Retirees say they would rather die than run out of money! Not so fast! Annuities provide income for life.– Rick Maraj
The Retirement landscape has changed, and more and more investors are beginning to realize the importance of guaranteed income for life. As a result, there has been a lot of attention placed on annuities recently. Annuities can be one of the most misunderstood investments out there!! What are the different types? Do annuities have fees? Do I lose control of my money? And the list goes on and on? However, whether it be a traditional stock market portfolio or another type of insurance product, Fees are always a hot topic. Let’s focus primarily on the types of fees associated with the different types of annuities.
We will focus on the more popular types of Annuities: Immediate, Fixed, Fixed-Index and Variable.
An Immediate Annuity works a lot like a traditional company-sponsored “pension” plan. You deposit a lump sum of money in exchange for a guaranteed income payment for life or for a specific “period” of time. That period could be 5, 10, 15, 20, or 25 years in most cases. There are no direct fees to the consumer here, but there are some limitations. The agent gets paid directly from the issuing Insurance co. These types of annuities usually start paying out immediately, hence the name “immediate” annuity. This annuity, by design, is a straightforward product; that’s why there are no fees, and the compensation to the agent is minimal.
Fixed Annuities work just like bank-issued CDs. They pay a “fixed” rate for a specific period, either 2, 3, 5, or 7 years. You get a fixed guaranteed rate for the “term,” once the term ends, your principal is returned with the interest that accrued over the past years. Some of these accounts allow you to withdraw the interest every year. The agent gets paid a minimal amount, again, as these are simple accounts by design.
A Fixed-Index Annuity is a bit more complex than the first two options. Fixed-Index annuities earn their interest or “growth” from the performance of an underlying equity index. You “participate” in the “upside” growth of that index but not the downside. So, If the index closes “down” from the previous year, you don’t go “backward”; you just don’t earn interest that year. At least you didn’t suffer any losses! The floor is always zero “0”. These types have “riders” you can purchase, which come with a fee. These “riders” are unnecessary, but they offer some significant benefits for a small annual fee. The issuing Insurance company compensates the agent, and the total fees, including some or even all these rider benefits, may vary from .5-2%.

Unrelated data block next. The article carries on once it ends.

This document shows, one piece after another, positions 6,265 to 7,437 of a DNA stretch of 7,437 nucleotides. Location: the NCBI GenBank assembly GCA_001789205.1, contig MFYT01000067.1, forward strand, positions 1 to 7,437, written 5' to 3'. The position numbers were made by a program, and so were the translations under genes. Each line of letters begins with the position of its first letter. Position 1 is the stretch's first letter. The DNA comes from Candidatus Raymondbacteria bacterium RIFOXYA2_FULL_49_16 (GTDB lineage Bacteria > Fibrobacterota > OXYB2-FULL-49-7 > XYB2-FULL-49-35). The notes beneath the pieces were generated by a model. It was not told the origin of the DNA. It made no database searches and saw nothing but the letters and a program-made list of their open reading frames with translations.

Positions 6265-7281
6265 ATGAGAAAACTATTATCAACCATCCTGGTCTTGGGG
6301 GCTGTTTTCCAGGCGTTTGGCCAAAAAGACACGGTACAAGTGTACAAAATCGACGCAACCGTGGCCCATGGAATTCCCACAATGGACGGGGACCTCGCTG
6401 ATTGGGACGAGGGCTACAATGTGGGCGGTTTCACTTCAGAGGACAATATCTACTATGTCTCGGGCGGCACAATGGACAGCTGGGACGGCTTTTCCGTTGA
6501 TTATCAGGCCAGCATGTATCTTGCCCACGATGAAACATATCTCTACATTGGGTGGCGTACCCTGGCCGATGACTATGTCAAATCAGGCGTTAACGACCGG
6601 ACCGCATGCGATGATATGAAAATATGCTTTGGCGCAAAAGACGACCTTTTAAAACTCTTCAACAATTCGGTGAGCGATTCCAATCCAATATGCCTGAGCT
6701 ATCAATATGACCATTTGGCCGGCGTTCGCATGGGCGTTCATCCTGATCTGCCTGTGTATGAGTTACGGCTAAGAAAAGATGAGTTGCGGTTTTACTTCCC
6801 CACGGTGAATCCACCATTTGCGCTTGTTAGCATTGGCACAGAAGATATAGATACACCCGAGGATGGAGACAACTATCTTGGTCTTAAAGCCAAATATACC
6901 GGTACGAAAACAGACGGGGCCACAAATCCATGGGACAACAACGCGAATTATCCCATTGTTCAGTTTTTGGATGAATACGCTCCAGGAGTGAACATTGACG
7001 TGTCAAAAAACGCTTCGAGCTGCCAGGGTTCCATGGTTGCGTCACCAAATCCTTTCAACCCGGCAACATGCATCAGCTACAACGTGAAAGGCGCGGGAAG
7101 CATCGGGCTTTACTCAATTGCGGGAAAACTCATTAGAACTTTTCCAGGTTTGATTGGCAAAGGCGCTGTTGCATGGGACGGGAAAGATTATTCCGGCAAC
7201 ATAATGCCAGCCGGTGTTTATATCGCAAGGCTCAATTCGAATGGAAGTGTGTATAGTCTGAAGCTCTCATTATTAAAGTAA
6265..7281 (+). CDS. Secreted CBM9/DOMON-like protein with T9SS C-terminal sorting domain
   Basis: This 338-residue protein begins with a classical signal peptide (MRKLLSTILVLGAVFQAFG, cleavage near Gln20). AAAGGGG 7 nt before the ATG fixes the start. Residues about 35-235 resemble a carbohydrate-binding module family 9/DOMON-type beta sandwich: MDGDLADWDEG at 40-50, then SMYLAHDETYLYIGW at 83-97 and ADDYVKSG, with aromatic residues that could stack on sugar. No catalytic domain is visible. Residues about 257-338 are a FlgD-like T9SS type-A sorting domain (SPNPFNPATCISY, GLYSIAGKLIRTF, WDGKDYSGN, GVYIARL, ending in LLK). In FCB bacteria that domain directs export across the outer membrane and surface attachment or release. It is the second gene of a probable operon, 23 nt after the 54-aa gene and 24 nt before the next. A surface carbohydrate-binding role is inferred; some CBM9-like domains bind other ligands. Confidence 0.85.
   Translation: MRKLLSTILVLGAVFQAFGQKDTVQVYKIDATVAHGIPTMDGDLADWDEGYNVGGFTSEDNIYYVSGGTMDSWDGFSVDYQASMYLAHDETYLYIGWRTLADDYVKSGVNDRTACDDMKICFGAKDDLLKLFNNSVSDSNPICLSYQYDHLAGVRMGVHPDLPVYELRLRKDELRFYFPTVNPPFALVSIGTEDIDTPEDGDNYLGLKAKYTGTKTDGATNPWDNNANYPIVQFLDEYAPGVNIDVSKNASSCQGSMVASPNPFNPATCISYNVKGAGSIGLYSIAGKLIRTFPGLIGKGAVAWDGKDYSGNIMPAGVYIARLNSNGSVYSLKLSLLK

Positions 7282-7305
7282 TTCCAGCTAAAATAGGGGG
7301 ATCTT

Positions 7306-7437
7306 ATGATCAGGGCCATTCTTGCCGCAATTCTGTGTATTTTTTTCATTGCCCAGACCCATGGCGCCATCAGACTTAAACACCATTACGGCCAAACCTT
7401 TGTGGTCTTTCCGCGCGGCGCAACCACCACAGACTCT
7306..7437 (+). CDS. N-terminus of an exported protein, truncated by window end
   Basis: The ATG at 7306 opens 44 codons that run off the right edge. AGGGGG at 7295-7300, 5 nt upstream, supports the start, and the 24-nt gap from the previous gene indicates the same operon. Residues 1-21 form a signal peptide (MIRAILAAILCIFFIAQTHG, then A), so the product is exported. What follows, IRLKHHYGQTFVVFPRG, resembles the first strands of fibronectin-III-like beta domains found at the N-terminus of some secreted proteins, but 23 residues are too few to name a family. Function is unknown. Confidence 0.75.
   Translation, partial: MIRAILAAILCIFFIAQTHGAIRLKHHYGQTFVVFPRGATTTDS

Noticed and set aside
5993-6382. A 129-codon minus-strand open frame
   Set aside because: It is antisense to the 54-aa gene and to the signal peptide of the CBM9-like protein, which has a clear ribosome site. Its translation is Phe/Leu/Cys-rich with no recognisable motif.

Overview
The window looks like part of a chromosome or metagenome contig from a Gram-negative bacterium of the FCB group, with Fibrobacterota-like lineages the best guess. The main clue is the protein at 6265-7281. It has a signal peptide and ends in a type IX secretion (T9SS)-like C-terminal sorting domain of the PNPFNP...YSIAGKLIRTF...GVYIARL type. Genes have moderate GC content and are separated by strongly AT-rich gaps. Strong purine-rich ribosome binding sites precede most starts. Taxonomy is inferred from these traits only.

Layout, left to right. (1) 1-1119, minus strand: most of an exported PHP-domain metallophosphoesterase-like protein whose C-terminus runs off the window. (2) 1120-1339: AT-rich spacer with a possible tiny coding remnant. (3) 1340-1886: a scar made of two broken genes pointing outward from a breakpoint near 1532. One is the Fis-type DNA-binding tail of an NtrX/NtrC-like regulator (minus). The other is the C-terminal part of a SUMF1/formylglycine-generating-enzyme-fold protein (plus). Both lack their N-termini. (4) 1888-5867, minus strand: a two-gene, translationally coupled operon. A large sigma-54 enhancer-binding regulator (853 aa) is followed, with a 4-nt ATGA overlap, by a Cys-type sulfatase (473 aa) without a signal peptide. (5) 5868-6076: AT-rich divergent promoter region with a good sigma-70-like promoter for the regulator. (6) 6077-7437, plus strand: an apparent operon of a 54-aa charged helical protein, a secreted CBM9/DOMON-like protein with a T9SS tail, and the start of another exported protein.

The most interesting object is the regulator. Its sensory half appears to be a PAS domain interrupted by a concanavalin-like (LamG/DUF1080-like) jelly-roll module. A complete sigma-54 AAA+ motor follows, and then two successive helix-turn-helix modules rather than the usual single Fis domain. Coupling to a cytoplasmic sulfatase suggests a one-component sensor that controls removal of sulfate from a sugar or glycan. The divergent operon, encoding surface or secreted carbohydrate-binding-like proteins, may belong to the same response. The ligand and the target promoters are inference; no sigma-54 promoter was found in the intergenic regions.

The Variable Annuity happens to have the most fees. In some cases, you can see fees as high as 4-6%! This type of annuity is classified as a security. Its principal is not protected and is subject to “market” volatility. That means you CAN lose value in this type of account. Certain riders can be purchased (for a fee), as we will discuss here. The “Variable” annuity comes with a “prospectus,” like traditional stock (equity) investments. Here you can find a full breakdown of all the fees associated with this type of account.
Here is a list of the fees most common with a “variable” annuity:
The six most common fees you will find are Mortality Expense (M&E), Administrative, Investment Expense Ratio, Income rider, Death Benefit rider, and lastly, the annual fee paid to the Agent/Advisor. These fees could add up to a whopping 4-6% annually in some cases! So here, you would have to earn 4-6% consistently just to stay even! Take withdrawals or any “market” corrections into consideration, and you may find yourself losing significant value over time.
Now that you know what types of fees are associated with each type of annuity, it is imperative you ask questions and do your homework! It’s best to consult with a highly qualified agent who is fully aware of what options are available and can dissect all the fees associated with the account you are considering. Each of these annuities provides very specific benefits, so know exactly what your needs and goals are before you commit.